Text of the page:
In the current debate, the issue lies with the definition of marriage. However, in some respects, seeking to define marriage puts the cart before the horse.
In any discussion of marriage, I believe the starting place must be an understanding of what marriage is. If we do not understand what marriage is, how can we have any hope of defining it? Definition can only truly be attempted where there is understanding. With that in mind, we will attempt to briefly understand what marriage is.
Here we have to pause for a moment. In order to fully understand the explanation I am about to put forward, you need to know the worldview from which I am presenting it.
I am a pastor who believes in the complete authority and reliability of God's Word, the Bible. I believe that within the pages of this ancient yet culturally and socially relevant book, we find the answers to all of life's questions. Holding that belief, let's take our earlier question and put it to the biblical test.
In seeking to know what marriage is, we must know its origin. Genesis, the first book of the Bible, records for us God's creation of all things. This creation included man and woman. With the creation of man and woman, God created the first marriage. As the creator, designer and source of marriage, I believe that God has the responsibility and privilege of defining what marriage is. He does so very clearly.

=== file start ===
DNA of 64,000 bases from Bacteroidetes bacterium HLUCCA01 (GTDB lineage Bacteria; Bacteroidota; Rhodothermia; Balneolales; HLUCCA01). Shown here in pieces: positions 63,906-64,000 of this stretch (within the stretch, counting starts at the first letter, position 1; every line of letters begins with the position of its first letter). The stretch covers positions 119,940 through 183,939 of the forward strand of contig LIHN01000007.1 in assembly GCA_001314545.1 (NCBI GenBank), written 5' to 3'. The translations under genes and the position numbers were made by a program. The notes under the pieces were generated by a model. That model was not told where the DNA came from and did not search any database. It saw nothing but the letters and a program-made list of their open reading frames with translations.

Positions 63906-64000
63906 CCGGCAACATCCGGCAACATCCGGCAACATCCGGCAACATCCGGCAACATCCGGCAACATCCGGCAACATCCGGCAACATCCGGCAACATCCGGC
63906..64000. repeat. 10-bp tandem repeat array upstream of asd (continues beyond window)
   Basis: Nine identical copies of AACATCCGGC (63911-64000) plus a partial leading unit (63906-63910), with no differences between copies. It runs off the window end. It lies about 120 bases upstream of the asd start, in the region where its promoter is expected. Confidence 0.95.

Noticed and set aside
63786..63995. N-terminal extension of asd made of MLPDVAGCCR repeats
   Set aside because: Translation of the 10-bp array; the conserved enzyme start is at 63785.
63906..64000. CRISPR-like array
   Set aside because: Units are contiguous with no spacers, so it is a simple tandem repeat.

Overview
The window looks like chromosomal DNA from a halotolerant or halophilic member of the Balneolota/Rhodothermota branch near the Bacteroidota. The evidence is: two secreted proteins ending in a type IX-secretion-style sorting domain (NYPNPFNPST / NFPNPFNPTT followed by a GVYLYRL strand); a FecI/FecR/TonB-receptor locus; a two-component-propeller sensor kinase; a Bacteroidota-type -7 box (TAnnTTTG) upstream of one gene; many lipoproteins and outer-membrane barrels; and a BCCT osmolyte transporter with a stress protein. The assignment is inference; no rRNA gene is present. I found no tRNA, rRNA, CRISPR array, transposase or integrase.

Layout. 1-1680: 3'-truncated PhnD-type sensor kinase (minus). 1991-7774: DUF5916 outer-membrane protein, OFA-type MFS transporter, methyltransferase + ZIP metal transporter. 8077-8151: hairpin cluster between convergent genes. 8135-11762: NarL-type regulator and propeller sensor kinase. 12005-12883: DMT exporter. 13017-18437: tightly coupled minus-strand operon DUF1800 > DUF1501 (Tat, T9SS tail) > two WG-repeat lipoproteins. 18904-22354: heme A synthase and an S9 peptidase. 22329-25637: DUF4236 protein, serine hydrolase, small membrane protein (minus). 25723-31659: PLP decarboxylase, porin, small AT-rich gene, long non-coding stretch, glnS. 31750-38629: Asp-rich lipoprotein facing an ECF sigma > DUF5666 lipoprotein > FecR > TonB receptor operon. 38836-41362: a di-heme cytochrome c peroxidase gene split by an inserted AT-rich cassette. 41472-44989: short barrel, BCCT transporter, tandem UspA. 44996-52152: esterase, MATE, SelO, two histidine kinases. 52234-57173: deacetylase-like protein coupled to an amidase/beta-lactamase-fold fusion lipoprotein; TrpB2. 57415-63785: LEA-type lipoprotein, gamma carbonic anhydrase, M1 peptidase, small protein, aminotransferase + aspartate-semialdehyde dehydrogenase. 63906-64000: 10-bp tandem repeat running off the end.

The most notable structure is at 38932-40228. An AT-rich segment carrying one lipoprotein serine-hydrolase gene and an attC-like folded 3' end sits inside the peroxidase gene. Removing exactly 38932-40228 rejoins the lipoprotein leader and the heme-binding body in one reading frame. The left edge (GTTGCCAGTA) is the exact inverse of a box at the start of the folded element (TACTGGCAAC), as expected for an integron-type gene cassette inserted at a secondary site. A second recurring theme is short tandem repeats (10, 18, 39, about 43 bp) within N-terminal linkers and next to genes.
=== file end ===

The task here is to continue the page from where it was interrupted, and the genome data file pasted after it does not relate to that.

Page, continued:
Genesis 2:21-24 says, "And the Lord God caused a deep sleep to fall on Adam, and he slept; and He took one of his ribs, and closed up the flesh in its place. Then the rib which the Lord God had taken from man He made into a woman, and He brought her to the man.
"And Adam said: 'This (is) now bone of my bones and flesh of my flesh; she shall be called woman because she was taken out of man.' Therefore, a man shall leave his father and mother and be joined to his wife, and they shall become one flesh."
These verses not only deal with origin, but definition as well. Marriage is a one-flesh experience. This idea encompasses physical, emotional, spiritual and psychological unity. Man and woman alone complement one another in all of these areas. Nowhere in the Bible is this description of marriage contradicted.
When the Apostle Paul gives directions about marriage in 1 Corinthians 7 and Ephesians 5, he still speaks of a man and woman. More importantly, Jesus Himself supports this definition in Mark 10:6-9.
We see then that God, the creator of marriage, defines it as being between one man and one woman. This has been the normal social and cultural belief ever since. Marriage, then, belongs to God and is defined by Him. Since marriage is not a man-made institution, it is therefore not ours to define. God says marriage is one man and one woman. That settles it for me.